Peggy Hesketh talks about ‘Telling the Bees’ and the weird old O.C.


Peggy Hesketh is no stranger to facing her fears. For her debut novel, “Telling the Bees” (Putnam, $27), Hesketh comprehensively researched and observed the world of beehives and bees—an insect to which she is highly allergic. It is this same drive to face her fears that had Hesketh on the phone with us for an interview -- an activity, she confesses, that’s extremely difficult for her.

“Telling the Bees” revolves around Albert Honig, an elderly bachelor beekeeper who lived a painfully reserved past and continues to live a solitary present-day existence. His bees are the closest thing Albert has to a real companion. When his estranged childhood friend and neighbor, Claire, and her sister, are murdered in a botched home burglary, Albert feels compelled to piece together the events of their lives in an attempt to make sense of their shared past. Albert discovers the dark secrets of Claire’s past as well as the mystery behind her murder.

A longtime journalist, Hesketh currently teaches writing and rhetoric at UC Irvine. She will be doing a book event April 20 at the Barnes and Noble in Fullerton.


How do you feel your career as a journalist influenced your work as a novelist?

It taught me to write every day, rewrite two revisions.... It disabused me of the romanticism of being a writer and taught me the craft of it.

What was it like to write in the voice of a male protagonist?

It was easy—I’m a tomboy anyway. I’m a sports geek—if you see me in a dress once every two or three years, you’re lucky. Well, maybe not so lucky.

So, I got the male down. For the elderly, I found this lovely beekeeping handbook written by an elderly beekeeper and the voice was just so charming that it seduced me and I started trying to imitate his voice. Once I did that, the character emerged. I lived with my grandfather when I was a young child and we lived on a farm, we raised our own vegetables, we sold fruits and vegetables off of what we made. So I kind of knew the elderly, taciturn mindset of someone. I was very close to him—he taught me to read, he taught me to write, he taught me my multiplication tables. My protagonist doesn’t speak like my grandfather did but the character becomes a conglomeration of experience and voice and all of that. Once I found his voice, it was hard to get out of it.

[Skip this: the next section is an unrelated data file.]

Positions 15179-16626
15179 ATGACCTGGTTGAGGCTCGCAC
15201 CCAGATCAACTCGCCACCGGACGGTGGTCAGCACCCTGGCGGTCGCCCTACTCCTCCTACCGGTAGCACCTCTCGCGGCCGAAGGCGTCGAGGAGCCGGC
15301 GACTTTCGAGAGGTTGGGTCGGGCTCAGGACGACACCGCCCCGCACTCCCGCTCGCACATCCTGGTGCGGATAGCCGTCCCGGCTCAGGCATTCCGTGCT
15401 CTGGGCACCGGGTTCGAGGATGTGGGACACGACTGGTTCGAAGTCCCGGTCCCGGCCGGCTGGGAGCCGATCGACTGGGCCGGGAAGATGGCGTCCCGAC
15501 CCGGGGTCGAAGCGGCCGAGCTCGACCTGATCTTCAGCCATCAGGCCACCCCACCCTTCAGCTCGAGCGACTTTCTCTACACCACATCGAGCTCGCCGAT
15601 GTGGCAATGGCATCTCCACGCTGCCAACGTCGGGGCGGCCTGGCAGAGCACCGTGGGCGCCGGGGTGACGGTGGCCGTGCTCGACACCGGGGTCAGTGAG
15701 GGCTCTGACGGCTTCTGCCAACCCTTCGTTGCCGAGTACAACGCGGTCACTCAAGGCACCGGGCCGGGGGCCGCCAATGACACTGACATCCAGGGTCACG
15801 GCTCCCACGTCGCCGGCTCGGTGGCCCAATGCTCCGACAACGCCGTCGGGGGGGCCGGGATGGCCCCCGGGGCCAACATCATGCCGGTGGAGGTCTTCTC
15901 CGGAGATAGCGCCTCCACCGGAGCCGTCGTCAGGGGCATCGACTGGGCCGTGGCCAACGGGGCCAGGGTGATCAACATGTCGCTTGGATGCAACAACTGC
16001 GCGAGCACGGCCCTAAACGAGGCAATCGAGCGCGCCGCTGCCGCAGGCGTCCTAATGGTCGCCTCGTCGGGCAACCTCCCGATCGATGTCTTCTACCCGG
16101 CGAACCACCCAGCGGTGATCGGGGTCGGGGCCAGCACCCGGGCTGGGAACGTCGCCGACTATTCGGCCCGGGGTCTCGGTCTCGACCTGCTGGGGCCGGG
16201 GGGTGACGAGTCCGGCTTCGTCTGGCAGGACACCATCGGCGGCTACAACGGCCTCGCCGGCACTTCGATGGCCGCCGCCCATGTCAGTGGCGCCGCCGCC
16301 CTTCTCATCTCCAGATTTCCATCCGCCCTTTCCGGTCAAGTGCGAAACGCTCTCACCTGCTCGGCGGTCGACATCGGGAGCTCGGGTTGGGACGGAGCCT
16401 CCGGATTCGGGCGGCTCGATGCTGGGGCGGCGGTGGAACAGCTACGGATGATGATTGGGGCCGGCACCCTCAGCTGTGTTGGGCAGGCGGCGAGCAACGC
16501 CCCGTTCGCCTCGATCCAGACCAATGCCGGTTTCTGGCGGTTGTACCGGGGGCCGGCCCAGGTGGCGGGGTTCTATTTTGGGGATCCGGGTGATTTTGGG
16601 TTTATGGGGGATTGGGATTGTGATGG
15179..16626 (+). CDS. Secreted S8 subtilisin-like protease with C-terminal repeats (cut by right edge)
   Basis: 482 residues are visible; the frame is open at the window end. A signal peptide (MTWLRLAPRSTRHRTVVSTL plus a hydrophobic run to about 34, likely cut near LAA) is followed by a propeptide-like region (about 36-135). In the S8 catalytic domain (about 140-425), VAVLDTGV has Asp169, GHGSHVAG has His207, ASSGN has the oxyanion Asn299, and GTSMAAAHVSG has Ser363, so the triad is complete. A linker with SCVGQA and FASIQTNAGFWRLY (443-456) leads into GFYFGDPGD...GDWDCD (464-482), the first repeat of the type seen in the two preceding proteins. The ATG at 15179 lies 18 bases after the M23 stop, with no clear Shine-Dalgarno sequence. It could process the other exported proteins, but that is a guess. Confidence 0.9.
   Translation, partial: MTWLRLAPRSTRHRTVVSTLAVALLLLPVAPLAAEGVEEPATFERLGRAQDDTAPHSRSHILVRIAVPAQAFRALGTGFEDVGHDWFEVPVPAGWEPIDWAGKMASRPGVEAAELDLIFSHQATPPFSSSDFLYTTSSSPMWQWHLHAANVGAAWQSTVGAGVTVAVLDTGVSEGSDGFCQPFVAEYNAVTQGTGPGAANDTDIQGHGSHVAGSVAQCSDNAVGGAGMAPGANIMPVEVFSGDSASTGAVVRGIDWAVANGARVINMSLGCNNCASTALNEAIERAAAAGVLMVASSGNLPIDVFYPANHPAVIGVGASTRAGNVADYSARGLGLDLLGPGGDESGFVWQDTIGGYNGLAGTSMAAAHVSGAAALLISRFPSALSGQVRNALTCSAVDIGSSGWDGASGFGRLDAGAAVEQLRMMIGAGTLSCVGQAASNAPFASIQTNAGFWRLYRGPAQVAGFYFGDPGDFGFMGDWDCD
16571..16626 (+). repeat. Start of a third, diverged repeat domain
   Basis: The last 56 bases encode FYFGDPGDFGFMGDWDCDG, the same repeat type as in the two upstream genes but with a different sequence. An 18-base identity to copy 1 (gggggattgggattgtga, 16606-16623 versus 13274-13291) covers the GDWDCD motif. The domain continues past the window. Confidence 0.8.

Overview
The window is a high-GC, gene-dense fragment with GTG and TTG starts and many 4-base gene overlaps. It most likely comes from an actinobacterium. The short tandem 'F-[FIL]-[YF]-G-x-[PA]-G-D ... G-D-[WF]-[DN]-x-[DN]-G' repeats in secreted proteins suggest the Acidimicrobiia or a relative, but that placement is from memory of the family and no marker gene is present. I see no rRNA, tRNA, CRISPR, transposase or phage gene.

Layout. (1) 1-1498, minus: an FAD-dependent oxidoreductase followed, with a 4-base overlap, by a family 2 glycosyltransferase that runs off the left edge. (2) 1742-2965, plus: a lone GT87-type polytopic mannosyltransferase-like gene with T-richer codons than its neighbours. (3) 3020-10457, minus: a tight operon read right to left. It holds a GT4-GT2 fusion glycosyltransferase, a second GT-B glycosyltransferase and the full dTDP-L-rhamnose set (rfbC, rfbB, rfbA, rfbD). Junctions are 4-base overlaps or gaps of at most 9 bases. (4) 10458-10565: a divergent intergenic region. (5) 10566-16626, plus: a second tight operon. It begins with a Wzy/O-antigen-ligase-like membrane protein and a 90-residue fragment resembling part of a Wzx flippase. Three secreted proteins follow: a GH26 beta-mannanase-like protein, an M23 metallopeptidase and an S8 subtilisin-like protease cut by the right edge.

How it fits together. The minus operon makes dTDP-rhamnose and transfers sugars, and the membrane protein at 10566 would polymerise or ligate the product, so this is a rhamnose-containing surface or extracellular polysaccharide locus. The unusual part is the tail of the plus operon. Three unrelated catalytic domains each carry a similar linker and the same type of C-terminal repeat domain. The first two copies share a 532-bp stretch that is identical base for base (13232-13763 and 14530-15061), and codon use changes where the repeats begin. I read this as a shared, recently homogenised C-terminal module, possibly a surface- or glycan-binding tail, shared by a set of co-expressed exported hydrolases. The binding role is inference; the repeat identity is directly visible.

Albert is a very distinct character—he has a reserved past, a solitary present, he has an easier time connecting with his bees than with humans. What was the inspiration behind this character and in what ways do you feel like you can relate to him?

I think as a writer, I’m much more of an observer than the average Joe. I’m really active in things but I have a hard time interacting with people. This is really tough for me, doing interviews and speaking with people. So I kind of get that part of him.

But again, as I go back to my grandfather who was this terribly reclusive person who, many years later, I found out had this whole other life. But at the time that I knew him, he just puttered in his garden and was just this quiet person who just connected with the Earth and the seasons. This character became painfully real to me in a very sad way.

The bees play a huge role in the novel, almost serving as a character on their own. But I read that you are actually highly allergic to bees!